Both men were convicted of the murder of a prison guard in 1973, yet no physical evidence links them to the crime – potentially exculpatory DNA evidence has been lost and the testimony of the main eyewitness has been discredited. Citing racial discrimination, misconduct by the prosecution, and inadequate defense, state and federal judges have overturned Woodfox’s conviction three times, while Wallace’s case is once again up for review before the federal courts.
The two men are believed to have spent longer in solitary confinement than virtually any other U.S. prisoner in recent history. During this time, prison authorities have broken their own policies to justify their continued incarceration in harsh and inhumane conditions.
Before Wallace’s cancer diagnosis, the harsh environment had already had an impact on both the man’s physical and psychological health as acknowledged by a federal judge in 2007. The severe toll of solitary confinement on inmates’ mental and physical health has been extensively documented in studies. In recognition of this damage, the U.N. Special Rapporteur on Torture, Juan Mendez, has called on states to prohibit the practice in excess of 15 days.
Amnesty International is also extremely concerned about the worsening conditions of confinement for Woodfox in David Wade Correctional Center. For approximately two months, Woodfox has been subjected to additional punitive measures – including strip searches each time he leaves or enters his cell, being escorted in ankle and wrist restraints, restricted phone access, and non-contact visits through a perforated metal screen. Temperatures in the prison cells are reportedly extremely high, regularly reaching up to 100 degrees Fahrenheit.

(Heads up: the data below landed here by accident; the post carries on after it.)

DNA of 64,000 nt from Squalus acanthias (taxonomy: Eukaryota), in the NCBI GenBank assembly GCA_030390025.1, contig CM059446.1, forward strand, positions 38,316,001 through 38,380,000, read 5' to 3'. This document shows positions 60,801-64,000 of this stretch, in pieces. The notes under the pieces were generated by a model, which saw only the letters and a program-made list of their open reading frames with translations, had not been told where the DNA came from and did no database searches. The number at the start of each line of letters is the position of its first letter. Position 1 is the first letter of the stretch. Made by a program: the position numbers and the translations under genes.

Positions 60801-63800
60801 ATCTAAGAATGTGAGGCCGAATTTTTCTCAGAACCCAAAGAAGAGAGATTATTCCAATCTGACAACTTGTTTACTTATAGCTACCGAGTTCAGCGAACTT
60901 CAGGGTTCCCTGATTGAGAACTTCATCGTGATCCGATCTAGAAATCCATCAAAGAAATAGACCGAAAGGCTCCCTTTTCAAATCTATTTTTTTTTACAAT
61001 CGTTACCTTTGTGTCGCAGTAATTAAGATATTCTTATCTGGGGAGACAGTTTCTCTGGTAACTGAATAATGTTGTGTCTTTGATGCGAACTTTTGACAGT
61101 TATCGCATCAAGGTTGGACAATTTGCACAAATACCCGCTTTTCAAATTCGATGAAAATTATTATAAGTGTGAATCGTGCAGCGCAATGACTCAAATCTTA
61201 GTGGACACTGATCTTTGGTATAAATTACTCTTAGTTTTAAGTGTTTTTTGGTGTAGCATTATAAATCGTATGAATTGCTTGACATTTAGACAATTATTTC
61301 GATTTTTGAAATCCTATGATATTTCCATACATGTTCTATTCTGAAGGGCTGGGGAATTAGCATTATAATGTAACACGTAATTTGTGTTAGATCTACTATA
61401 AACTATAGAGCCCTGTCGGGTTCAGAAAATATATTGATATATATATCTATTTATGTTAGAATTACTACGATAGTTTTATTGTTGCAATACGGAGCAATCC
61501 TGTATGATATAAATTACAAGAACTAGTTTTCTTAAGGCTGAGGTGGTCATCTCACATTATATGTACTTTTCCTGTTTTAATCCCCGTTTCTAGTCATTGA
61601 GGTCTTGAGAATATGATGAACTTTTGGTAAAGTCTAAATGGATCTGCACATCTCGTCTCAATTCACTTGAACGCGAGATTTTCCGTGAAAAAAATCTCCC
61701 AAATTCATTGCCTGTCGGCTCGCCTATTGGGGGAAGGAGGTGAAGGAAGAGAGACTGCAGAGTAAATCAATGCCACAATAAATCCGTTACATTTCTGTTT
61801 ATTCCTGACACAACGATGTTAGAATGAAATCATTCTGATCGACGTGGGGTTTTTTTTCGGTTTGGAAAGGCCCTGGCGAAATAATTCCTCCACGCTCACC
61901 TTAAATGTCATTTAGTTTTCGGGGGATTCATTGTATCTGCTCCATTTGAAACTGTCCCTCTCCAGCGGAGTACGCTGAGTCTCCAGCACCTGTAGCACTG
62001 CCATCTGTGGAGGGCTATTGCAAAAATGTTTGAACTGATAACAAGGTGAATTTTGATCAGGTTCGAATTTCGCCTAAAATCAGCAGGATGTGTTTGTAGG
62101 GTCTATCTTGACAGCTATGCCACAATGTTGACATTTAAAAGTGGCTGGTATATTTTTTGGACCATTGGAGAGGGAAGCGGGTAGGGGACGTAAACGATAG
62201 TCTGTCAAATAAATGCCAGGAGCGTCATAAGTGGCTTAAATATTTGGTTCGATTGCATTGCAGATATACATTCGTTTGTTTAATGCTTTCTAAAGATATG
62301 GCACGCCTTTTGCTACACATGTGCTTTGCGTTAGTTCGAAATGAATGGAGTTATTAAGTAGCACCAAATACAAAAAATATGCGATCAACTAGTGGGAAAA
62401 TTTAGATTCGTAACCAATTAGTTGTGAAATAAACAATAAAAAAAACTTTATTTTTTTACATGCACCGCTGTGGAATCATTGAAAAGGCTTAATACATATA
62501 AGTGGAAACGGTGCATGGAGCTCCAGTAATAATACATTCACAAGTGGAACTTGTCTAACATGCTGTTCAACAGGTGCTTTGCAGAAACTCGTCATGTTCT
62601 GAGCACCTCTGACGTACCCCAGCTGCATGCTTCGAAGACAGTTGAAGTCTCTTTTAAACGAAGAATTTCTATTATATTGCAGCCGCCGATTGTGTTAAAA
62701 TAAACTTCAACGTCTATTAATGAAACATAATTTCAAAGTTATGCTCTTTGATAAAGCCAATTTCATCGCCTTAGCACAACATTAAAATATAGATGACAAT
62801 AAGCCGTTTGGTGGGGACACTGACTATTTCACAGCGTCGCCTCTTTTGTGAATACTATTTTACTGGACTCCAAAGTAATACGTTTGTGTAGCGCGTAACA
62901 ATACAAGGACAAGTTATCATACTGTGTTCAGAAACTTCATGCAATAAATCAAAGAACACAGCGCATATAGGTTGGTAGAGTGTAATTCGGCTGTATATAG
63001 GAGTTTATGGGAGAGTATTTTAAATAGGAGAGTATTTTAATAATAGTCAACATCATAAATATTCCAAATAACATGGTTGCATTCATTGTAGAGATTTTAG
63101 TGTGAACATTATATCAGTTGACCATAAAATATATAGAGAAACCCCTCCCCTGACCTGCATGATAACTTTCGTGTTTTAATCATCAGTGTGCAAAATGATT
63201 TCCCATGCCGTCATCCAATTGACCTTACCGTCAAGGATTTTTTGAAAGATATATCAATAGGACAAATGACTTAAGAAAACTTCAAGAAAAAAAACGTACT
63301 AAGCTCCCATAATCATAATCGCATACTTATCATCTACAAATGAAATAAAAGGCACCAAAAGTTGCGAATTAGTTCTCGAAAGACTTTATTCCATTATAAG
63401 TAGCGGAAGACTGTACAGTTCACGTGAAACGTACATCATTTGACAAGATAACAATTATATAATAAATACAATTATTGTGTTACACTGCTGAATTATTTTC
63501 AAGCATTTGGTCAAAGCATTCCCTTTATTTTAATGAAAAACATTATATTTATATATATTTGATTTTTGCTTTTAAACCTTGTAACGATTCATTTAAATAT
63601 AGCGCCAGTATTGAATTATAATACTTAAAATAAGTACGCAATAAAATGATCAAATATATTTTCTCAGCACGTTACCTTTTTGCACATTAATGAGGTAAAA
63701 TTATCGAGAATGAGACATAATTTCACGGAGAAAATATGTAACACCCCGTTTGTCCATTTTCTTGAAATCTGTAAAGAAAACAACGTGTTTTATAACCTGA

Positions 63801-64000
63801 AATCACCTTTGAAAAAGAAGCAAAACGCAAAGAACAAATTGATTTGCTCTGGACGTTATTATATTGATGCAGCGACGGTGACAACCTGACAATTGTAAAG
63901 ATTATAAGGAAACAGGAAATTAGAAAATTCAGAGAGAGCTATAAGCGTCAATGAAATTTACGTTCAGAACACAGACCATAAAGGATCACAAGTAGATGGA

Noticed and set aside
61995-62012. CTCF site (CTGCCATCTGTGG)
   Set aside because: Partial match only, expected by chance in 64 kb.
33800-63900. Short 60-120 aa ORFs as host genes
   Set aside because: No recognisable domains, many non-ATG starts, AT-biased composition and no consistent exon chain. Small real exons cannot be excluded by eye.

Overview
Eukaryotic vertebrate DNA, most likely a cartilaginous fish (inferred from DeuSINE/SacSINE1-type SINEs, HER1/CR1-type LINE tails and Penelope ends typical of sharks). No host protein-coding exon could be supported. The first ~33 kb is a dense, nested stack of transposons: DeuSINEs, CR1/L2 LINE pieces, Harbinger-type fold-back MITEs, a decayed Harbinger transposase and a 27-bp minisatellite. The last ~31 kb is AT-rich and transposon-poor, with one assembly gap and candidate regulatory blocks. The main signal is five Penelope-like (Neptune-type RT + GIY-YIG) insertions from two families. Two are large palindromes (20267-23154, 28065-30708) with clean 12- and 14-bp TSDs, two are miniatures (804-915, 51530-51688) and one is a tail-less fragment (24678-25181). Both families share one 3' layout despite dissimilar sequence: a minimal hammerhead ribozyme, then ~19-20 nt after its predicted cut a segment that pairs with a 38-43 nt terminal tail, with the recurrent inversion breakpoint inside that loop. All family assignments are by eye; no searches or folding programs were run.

- Demand Humane Release for Herman! USA, UK, France, Belgium, and elsewhere
- Take Action: End 40 years of solitary confinement for Albert Woodfox and Herman Wallace!
- Read More: Louisiana’s Angola 3: 100 Years of Solitude
- Read Report: 100 years in solitary: The ‘Angola 3’ and their fight for justice
- Download: Get the PDF petition and add your voice to the call for justice
We would to ask you too to consider how we will rightly remember Herman Wallace when he is gone. How will we honor the unrelenting commitment to the principles of the Black Panther Party, never wavering in the face of more than 40 years of torture? And what will Angola 3 mean when the 3 are – one way or another – finally free?
It is easy to be lulled into believing that this might be enough.
It is not.
The Congressional leaders’ bipartisan homage to “the four little girls” could not overcome the unintentional theme of this anniversary year: half a century after the prime of the civil rights movement, why does so much of its promise remain unfulfilled, the sacrifice unrequited? The recent 50th anniversary celebrations of the March on Washington were mocked by the Supreme Court’s evisceration of the Voting Rights Act and the violent death of yet another black innocent, Trayvon Martin.
We are understandably drawn to cheaper correctives: posthumous pardons for the Scottsboro Boys in Alabama; plaques at the Birmingham city hall dedicated, in August, to Virgil Ware and Johnny Robinson, two other black children killed by whites on Sept. 15, 1963. If the structural changes achieved by these symbolic gestures are roughly none, their appeal is that they also cost nothing. To wit: the Congressional resolutions conferring the medal last spring passed unanimously.
Modern-day Americans seem loath to do the right thing unless it’s also the smart thing — even “compassionate release” has to be touted for its cost-saving virtues…
The names called us, their stories resonate because of what they represent; they evoke both personal sacrifice and the larger struggles faced by literally millions. We must remember it, honor it all. We may say the names, but we must do the work. We cannot not settle any longer for memorials or medals.
Ask for it all – accept nothing less.
United, always, in struggle, in love.